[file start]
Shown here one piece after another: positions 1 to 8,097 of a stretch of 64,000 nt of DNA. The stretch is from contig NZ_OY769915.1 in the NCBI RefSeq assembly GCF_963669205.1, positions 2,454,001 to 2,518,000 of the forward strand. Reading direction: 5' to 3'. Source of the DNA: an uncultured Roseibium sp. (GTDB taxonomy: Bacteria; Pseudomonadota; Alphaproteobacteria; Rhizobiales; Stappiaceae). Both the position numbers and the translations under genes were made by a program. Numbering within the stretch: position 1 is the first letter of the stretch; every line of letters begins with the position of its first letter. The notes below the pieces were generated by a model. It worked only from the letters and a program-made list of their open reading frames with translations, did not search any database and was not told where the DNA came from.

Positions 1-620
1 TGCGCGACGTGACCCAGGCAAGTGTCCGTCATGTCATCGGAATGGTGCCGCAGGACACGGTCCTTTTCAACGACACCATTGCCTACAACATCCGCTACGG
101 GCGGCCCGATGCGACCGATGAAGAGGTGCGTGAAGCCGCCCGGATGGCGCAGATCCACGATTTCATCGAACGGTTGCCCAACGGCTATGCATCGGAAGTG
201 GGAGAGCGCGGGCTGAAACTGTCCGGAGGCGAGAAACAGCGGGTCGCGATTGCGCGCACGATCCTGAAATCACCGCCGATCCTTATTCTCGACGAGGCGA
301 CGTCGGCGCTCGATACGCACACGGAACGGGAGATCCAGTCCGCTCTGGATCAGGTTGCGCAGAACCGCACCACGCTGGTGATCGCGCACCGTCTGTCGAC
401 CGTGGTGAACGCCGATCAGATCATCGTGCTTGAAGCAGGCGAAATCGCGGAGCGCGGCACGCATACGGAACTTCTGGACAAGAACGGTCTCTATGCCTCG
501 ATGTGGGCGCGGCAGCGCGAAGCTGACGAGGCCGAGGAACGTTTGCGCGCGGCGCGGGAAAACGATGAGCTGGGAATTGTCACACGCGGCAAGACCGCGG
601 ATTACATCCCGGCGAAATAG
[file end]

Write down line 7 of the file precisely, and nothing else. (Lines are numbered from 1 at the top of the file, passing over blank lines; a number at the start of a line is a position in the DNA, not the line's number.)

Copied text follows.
401 CGTGGTGAACGCCGATCAGATCATCGTGCTTGAAGCAGGCGAAATCGCGGAGCGCGGCACGCATACGGAACTTCTGGACAAGAACGGTCTCTATGCCTCG